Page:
CDAC Network: Coordinated CCEA in the Tigray refugee response in Sudan
Photo by CDAC Network: Arriving at Rashid village
As part of the H2H Tigray support package, the CDAC Network found an urgent need for surge support to enable the development of collective communication, community engagement and accountability (CCEA) coordination plan for the Tigray refugee response in Sudan. It began when over 50,000 refugees crossed the Ethiopia border into the Kassala and Gedaref regions in eastern Sudan, between November 2020 and February 2021.
The host community and the National Red Crescent Society in Sudan were the first to provide immediate help and assistance, swiftly followed by international humanitarian agencies bringing additional resources to support the response. The surge in the response was welcome, but the influx of response staff from so many different organizations also led to some confusion. Meanwhile, the host community, despite being the first to respond, felt excluded from the response and were not consulted in decisions being made by international responders. Better community engagement was urgently needed if the response was to be a collective and equitable effort involving all those affected by the crisis, including aid responders, refugees, and host communities.
Photo by CDAC Network: Umrakubu camp
Building on a previous CDAC Network project supported by the H2H Network, reinforcing coordination in Sudan during the Covid-19 response, CDAC led a consultation with UNHCR, OCHA and other humanitarian actors. The consultation found coordination of collective communication, community engagement and accountability activities were urgently needed, along with targeted skills training.
Communication, community engagement and accountability is a stated priority for many humanitarian agencies, but it requires specific skills to be adequately implemented. With support from the H2H Network, CDAC set about designing and providing targeted capacity strengthening activities using local experts on the ground. This local and global approach is one that has been driving CDAC ground-level support for many years, and harnesses global best practice through local channels, sustainably building capacity within response teams.
The project worked to identify the skills capacity, map the community-based Communication and Feedback Mechanisms (CFM) that had been set up, and examine the consultation practices used with both refugee and host communities. Where there was a duplication in mechanisms, CDAC helped to build cooperation and new connections among partners. By being an independent actor supporting coordination, CDAC identified gaps. One was that NGOs supported by the H2H Network and working in Ethiopia found it hard to connect with colleagues in Sudan. By having access to both response networks, CDAC was able to facilitate these connections.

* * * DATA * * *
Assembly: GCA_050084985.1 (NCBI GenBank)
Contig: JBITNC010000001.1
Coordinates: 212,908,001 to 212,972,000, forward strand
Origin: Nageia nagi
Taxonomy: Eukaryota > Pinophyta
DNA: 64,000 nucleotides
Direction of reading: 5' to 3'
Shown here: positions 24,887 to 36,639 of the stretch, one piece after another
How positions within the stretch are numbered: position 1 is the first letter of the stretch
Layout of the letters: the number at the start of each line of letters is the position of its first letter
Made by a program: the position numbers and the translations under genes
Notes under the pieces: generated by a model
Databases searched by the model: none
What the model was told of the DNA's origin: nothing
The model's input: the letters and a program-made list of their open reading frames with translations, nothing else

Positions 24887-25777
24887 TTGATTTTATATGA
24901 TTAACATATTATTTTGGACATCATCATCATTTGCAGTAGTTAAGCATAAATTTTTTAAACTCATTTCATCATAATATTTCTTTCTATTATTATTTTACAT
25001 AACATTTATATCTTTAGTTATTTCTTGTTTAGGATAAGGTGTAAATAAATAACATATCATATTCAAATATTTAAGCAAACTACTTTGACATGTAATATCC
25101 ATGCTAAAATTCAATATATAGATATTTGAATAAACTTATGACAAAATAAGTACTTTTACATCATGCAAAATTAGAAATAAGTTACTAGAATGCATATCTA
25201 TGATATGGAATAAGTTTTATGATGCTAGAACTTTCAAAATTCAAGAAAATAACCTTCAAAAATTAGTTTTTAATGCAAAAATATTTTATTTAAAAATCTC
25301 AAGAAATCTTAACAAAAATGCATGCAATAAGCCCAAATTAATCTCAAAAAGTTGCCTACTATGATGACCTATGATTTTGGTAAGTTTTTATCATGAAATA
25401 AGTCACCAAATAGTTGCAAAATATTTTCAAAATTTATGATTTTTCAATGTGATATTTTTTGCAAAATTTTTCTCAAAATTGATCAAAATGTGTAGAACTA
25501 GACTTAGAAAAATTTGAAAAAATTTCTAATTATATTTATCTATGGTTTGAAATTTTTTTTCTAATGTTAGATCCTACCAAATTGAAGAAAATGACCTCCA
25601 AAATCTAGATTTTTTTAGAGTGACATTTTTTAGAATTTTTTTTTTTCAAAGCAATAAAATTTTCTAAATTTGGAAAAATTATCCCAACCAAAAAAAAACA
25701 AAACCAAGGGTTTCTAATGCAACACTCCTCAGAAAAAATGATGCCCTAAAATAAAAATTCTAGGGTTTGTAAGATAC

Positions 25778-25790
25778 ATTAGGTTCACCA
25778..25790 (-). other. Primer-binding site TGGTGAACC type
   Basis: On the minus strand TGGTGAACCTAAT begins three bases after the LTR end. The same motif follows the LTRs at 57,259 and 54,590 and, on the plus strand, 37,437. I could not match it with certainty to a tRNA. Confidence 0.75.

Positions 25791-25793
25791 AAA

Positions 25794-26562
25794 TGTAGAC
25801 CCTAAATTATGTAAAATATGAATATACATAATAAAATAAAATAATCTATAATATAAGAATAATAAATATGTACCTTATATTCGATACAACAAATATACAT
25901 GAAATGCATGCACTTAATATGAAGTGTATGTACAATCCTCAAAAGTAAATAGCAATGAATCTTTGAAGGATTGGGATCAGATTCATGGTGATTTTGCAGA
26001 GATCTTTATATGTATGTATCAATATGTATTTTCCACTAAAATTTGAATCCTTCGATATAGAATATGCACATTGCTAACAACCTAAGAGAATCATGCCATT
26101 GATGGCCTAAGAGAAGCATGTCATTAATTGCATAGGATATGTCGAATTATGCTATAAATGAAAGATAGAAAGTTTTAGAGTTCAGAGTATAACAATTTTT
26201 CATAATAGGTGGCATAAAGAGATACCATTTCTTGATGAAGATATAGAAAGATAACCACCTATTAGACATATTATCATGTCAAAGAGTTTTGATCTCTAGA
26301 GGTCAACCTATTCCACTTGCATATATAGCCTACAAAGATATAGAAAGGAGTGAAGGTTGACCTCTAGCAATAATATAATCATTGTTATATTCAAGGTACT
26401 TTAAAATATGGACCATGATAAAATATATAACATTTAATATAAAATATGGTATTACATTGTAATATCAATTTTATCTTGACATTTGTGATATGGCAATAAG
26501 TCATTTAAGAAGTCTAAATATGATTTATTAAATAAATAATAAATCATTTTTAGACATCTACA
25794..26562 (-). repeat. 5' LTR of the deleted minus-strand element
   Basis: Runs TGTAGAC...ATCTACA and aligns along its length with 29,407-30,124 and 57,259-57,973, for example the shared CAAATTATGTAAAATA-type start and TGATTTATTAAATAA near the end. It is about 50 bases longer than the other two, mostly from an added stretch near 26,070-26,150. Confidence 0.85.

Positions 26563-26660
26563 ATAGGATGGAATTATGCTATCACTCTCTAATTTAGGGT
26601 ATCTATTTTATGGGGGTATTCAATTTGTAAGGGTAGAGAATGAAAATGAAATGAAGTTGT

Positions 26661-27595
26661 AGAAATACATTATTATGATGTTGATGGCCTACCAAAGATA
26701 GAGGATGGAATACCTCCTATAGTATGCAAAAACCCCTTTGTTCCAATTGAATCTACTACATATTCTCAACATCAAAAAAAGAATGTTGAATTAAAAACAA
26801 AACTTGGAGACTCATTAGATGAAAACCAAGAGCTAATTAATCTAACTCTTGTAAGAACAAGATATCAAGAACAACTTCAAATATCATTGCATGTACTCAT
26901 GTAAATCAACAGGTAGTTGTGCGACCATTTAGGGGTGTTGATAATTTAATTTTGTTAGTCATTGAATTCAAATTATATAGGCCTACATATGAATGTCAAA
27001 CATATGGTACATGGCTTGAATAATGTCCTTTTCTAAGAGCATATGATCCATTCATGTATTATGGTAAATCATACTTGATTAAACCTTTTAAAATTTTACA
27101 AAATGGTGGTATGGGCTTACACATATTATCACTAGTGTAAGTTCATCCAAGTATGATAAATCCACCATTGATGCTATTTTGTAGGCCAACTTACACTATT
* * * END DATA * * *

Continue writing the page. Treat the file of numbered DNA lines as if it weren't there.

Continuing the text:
“By coordinating with other H2H Network members working in the context of the H2H Tigray support package in both Ethiopia and Sudan, we were also able to bring humanitarian actors together from both sides of the border.”
FanMan Tsang, Director of Common Services, Capacity Bridging, and Technology, CDAC Network
Another of the gaps identified was within the host community. With the arrival of the refugees, the host community faced issues with their supply of water and firewood. While refugees’ needs were met through the response, many in the host community felt their needs were being ignored. Recommendations resulting from CDAC’s project have been taken up by the Communicating with Communities (CWC) working groups of the Tigray response in order to better address the concerns of the host community and involve them in the response to which they first responded.
With the support of the H2H Network, CCEA training was freely provided to all response actors so that a common skillset and toolkit could be used by all organisations in the response, which facilitated coordination. The project undertaken by CDAC on the Tigray response in Sudan confirms the importance of knitting together all CCEA activities, in order to build more synergies and deliver more collectively, rather than focusing on individual capacities. As humanitarian contexts become more and more complex, a resilient and interlinked approach is needed that allows for the more efficient use of resources to kickstart responses or to provide surge capacity. Fast funding and coordinated efforts of the H2H Network in response to a humanitarian crisis are indispensable in supporting these endeavours.
Photo by CDAC Network: ToT training with NGO staff –
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